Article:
COTED advances work on creating improved framework for Region to trade
The Council for Trade and Economic Development (COTED) is reporting progress in matters that will help create an improved framework for the Region to trade.
The CARICOM Council of Ministers of Trade met 28-29 November in hybrid format anchored at the CARICOM Secretariat in Georgetown, Guyana.
Ministers held discussions on:
- the implementation of the CARICOM Single Market and Economy (CSME) including the facilitation of the expanded categories of skilled workers – domestic workers, agricultural workers, and private security officers. At their 43rd Meeting, CARICOM Heads of Government had agreed to definitions of and qualifications for the three categories of workers for free movement;
- Procurement Policy and a Merger and Acquisitions Policy for the CSME;
- Trade in Goods that included approval of the suspension of the Common External Tariff (CET) on a number of items, as well as matters related to Rules of Origin.
Ministers also had in-depth discussions on the Region’s external trade agenda, particularly as it relates to the developments emerging from the Twelfth Ministerial Conference (MC12) of the World Trade Organisation (WTO), and other external trade agreements.
In addition to the Regular Meetings of the COTED, Ministers will meet in special sessions in 2023 to consider specific matters.
Chair of the Meeting was the Hon. Alva Baptiste, Minister of External Affairs International Trade, Civil Aviation and Diaspora Affairs of Saint Lucia.
He spoke with the Communications Unit at the conclusion of the Meeting. Here are excerpts:
“First of all, I am going to deal with the context of the meeting. Normally when we attend COTED, we have some heavy issues, some heavy lifting to do on the agenda. Certainly, we navigated a very heavy agenda with great efficiency and effectiveness which of course speaks to the quality of individuals in the room. It speaks to the level of competence of the Secretariat and a willingness to address the pressing but legitimate needs of the Community.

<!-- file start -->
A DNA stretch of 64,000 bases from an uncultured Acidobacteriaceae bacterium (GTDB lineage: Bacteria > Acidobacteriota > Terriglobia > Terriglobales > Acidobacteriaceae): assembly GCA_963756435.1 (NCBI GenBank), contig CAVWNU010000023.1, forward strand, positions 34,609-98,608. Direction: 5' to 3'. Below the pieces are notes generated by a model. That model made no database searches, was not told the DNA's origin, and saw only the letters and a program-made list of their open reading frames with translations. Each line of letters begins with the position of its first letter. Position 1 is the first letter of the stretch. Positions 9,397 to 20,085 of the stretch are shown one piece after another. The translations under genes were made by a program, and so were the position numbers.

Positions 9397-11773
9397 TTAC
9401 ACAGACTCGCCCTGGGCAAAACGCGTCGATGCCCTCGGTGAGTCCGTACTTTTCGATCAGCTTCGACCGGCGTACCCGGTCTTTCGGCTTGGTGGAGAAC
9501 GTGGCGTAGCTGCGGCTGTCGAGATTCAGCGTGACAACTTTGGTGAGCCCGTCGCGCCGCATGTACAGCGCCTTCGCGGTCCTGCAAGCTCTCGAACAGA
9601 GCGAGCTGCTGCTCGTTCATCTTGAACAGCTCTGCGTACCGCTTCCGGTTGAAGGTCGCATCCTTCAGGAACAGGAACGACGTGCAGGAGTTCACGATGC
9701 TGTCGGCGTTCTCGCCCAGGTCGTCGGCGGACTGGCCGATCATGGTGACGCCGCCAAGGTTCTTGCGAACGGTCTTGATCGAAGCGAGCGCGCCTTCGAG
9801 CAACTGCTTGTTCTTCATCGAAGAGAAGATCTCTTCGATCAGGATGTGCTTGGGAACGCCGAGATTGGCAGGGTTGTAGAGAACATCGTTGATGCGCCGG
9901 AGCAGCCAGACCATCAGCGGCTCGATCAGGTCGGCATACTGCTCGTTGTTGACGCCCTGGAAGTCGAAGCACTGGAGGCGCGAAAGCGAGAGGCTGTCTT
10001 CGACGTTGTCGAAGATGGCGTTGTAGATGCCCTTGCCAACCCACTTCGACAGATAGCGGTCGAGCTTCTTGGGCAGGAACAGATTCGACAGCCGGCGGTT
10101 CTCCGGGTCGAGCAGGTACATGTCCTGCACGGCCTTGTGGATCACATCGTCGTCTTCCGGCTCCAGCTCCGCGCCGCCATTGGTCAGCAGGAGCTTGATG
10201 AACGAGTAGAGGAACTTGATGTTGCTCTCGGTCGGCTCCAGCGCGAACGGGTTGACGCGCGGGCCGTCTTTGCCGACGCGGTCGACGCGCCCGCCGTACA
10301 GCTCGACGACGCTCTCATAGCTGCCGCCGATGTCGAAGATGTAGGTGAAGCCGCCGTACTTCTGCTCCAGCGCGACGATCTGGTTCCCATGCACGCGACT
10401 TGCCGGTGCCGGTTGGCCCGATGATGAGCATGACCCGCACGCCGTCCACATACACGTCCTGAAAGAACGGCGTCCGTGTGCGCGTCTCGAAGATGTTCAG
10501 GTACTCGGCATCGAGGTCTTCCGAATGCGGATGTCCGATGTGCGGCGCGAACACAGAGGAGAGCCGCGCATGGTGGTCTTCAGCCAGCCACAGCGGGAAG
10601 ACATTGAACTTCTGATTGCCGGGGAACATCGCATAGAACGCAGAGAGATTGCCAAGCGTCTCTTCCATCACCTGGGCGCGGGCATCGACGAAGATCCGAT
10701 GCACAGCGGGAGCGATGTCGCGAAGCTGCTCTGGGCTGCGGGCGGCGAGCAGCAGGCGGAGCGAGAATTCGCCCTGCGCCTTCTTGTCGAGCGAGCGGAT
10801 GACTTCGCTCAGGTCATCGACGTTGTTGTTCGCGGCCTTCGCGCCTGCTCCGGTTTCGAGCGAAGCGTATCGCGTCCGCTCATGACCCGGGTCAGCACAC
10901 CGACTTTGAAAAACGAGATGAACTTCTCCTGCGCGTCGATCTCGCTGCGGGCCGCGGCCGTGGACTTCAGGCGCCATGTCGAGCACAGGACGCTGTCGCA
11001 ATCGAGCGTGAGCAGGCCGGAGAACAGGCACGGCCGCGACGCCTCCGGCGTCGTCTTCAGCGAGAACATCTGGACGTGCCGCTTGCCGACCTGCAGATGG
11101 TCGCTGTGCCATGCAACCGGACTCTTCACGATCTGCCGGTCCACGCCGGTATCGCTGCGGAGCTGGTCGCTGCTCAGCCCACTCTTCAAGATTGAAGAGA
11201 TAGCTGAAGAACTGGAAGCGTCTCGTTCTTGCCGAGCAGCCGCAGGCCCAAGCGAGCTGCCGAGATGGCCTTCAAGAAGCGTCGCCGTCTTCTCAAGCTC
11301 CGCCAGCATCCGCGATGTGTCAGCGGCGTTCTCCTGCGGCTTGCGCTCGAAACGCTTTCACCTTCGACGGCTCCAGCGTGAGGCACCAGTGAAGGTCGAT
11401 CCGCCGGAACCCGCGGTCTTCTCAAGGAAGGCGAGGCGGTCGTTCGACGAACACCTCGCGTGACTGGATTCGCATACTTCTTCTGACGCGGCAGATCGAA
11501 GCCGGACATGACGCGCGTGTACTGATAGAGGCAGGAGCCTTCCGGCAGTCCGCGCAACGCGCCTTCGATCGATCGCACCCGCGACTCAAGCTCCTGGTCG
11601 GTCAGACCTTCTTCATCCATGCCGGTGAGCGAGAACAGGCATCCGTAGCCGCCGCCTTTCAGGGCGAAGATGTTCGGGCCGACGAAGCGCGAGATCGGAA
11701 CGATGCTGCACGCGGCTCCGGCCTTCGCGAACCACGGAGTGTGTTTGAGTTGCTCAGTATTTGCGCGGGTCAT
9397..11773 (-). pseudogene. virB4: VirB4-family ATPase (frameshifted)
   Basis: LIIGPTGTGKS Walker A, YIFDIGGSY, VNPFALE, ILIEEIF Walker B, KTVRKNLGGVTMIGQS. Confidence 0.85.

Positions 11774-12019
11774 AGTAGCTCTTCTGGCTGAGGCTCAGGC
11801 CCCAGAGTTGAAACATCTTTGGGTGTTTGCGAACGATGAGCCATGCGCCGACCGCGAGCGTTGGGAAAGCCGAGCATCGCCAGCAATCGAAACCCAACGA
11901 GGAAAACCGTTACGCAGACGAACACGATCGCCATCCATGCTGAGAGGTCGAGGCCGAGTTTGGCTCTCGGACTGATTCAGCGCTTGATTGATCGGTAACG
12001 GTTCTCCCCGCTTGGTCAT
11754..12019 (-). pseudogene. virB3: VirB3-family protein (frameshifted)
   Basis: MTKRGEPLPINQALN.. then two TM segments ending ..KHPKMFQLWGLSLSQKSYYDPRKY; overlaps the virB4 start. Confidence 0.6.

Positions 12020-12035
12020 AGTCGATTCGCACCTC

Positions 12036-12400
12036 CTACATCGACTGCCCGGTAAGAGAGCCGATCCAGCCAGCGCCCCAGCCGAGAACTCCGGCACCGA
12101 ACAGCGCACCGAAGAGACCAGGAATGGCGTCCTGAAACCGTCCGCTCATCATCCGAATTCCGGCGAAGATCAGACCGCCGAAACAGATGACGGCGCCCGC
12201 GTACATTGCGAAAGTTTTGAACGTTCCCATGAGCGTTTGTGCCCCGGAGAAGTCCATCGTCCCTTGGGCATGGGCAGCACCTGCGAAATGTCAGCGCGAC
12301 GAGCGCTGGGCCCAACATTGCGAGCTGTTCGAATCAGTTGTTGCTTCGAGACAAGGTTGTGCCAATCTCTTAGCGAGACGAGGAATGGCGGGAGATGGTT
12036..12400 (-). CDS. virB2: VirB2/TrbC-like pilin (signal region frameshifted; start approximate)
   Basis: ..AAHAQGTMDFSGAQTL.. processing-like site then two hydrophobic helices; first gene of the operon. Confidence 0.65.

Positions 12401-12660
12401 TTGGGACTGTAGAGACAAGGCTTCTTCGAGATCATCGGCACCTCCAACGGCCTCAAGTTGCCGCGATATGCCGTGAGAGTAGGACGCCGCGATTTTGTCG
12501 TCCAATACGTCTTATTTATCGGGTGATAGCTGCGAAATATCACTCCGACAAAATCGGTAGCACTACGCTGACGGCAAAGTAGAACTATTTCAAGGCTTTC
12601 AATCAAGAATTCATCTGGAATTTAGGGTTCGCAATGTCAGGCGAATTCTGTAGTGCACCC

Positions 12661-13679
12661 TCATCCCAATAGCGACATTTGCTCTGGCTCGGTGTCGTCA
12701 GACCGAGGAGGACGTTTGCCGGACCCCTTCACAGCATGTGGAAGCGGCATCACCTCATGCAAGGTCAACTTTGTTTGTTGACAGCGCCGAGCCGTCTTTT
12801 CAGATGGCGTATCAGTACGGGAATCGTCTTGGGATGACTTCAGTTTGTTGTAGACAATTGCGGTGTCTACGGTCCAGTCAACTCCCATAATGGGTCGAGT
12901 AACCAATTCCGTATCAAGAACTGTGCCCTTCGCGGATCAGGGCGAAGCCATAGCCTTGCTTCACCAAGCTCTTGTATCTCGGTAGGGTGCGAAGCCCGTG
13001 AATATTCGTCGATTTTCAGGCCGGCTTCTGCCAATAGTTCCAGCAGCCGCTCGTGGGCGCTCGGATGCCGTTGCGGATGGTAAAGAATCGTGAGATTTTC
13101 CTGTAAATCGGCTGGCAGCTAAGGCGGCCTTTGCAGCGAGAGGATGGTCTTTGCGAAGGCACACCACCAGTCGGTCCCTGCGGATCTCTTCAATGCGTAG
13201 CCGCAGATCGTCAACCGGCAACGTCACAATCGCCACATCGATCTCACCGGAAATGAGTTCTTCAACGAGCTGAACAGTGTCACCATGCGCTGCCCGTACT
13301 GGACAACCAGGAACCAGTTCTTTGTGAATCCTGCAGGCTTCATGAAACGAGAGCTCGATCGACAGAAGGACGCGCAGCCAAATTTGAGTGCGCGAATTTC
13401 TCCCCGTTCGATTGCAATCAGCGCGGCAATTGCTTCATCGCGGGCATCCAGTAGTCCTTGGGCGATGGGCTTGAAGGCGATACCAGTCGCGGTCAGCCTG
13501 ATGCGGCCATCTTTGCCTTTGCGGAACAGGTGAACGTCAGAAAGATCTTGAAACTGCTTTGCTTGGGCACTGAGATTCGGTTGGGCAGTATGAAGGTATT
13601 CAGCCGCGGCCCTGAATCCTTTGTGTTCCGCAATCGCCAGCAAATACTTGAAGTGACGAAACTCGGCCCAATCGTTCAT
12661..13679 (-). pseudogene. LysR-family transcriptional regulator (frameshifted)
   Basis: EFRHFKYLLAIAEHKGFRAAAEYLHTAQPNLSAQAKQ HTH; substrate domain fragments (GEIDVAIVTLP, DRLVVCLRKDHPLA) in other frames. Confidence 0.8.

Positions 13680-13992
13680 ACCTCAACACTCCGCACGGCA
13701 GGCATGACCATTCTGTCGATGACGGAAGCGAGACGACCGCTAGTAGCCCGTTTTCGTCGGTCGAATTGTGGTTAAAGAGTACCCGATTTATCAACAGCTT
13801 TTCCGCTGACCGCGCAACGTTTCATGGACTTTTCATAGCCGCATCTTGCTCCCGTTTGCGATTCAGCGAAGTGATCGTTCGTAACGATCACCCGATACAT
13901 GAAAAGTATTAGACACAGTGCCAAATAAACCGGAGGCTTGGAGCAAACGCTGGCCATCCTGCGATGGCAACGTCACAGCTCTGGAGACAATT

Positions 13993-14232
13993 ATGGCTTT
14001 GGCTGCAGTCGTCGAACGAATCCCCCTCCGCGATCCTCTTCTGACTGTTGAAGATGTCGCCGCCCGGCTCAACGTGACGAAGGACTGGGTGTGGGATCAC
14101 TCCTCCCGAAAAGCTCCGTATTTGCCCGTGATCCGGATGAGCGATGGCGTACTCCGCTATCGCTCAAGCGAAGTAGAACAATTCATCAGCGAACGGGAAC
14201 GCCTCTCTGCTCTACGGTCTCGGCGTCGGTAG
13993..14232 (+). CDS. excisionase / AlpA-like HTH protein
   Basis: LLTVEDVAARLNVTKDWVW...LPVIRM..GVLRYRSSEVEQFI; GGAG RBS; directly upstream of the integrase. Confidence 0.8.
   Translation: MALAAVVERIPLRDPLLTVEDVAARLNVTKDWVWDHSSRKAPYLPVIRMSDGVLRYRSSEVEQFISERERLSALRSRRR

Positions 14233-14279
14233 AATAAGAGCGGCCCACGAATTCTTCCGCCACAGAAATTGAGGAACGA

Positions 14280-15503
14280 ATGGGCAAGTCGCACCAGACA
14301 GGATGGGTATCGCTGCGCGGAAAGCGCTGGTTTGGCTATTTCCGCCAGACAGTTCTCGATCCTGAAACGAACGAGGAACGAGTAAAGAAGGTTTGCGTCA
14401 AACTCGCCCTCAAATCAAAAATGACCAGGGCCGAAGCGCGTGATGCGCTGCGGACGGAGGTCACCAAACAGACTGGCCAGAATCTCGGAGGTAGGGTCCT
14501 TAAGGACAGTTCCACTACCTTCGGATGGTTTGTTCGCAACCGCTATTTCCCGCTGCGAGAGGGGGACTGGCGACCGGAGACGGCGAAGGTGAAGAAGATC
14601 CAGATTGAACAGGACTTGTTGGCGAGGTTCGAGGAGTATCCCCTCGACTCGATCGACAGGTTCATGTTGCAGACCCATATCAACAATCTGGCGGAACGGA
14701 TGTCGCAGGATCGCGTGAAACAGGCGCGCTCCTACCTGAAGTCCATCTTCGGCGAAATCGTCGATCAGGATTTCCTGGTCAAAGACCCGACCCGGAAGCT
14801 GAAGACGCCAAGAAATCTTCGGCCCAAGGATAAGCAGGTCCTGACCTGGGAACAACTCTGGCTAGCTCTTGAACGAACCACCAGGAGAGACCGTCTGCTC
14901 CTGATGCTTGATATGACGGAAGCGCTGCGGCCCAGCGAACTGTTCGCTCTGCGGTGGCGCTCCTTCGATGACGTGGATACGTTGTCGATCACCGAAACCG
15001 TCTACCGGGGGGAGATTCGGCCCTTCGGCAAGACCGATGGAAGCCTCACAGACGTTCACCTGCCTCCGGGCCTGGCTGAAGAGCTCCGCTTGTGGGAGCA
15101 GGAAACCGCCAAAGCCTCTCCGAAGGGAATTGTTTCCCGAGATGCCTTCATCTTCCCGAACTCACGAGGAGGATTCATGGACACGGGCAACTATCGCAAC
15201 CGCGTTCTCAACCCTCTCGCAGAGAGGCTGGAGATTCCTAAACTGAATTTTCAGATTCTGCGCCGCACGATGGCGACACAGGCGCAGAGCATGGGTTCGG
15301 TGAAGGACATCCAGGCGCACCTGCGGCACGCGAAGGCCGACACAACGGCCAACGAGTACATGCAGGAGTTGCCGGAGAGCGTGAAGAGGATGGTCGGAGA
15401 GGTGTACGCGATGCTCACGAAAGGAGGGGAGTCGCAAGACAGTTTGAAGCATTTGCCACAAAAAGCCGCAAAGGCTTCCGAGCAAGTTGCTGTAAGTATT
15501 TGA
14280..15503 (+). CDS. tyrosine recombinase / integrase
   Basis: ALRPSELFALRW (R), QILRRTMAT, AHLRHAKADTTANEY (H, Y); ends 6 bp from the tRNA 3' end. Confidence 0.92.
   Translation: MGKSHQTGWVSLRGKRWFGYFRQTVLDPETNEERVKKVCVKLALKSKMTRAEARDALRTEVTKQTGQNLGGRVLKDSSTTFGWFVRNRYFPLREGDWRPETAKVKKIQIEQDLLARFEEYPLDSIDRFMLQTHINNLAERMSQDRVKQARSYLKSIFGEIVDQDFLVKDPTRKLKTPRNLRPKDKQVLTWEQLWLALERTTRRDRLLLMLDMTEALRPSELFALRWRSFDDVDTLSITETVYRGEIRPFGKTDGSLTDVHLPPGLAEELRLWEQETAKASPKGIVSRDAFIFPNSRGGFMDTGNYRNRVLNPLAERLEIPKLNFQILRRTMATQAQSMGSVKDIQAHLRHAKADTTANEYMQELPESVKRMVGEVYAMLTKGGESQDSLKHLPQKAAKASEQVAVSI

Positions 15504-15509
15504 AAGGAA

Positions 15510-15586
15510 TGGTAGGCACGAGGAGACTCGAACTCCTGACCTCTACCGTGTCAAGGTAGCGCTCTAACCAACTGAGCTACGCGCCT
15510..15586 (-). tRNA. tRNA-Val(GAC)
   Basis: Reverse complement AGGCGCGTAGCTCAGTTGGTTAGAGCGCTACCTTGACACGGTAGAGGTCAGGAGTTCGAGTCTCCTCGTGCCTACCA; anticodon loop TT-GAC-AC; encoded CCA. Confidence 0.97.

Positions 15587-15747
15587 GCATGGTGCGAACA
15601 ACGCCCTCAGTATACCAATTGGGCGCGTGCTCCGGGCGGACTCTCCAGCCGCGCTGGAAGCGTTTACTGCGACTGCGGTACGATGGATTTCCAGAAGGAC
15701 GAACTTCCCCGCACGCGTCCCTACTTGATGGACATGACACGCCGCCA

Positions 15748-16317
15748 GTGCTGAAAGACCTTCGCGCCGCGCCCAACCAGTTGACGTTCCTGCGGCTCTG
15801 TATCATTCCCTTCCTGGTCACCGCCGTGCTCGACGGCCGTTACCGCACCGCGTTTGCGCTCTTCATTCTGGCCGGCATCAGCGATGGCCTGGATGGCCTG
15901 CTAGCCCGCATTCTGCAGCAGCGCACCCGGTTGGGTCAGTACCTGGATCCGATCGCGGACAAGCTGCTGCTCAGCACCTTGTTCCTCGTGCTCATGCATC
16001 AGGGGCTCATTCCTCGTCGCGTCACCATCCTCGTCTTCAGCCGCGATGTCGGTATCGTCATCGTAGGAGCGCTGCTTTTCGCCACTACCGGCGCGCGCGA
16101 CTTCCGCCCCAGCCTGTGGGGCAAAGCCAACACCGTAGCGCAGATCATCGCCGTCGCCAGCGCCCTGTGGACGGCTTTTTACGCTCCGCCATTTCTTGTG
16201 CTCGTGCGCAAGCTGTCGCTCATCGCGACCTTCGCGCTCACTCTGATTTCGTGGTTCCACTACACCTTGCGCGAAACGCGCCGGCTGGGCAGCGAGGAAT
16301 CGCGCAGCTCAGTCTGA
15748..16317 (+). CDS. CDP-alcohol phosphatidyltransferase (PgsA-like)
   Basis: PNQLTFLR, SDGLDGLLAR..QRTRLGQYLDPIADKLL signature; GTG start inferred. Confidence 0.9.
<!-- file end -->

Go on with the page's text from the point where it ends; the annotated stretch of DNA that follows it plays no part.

We are aware that we live in a very different world to the one we once knew, post-Cold War period. The post-Cold War dividends have not materialised for the vast majority of humanity and OECS and the rest of CARICOM are confronted with some serious headwinds and some serious challenges, and we embrace the view that in terms of defining the new development trajectory for the Community, we need to mainstream trade-related issues in that overall development project.
We had a number of items like the honey issue. This, in itself, has been diluted. There were positive engagements. I see a willingness and it creates an improved framework for those matters to disappear from the COTED agenda because they have been occupying the COTED agenda for a long time.
In terms of the free movement of workers … in keeping with the decision of the Heads, we are sensitive to those issues and certainly will put the necessary legislative framework in place to ensure that we facilitate that particular development or that particular recommendation or decision by the Heads.
Undoubtedly, the legislative aspect will always feature prominently because good policy can be frustrated by poor legislation and so the two must be approached together and in a holistic way moving forward with the business of the Community.”
“There is greater awareness that we cannot continue to advocate for regional integration without complying with decisions of COTED. Part of it would be that we sit, we ventilate issues, we take a decision, and we need to implement. We can understand sometimes matters might take longer than usual, but we are not going to allow matters to just remain in abeyance indefinitely. We are certainly not going to practise that…So we are going to clear that agenda. I see commitment. I see some dedication as far as those who were in the room were concerned. I think the tone is set that those encumbrances must be removed.”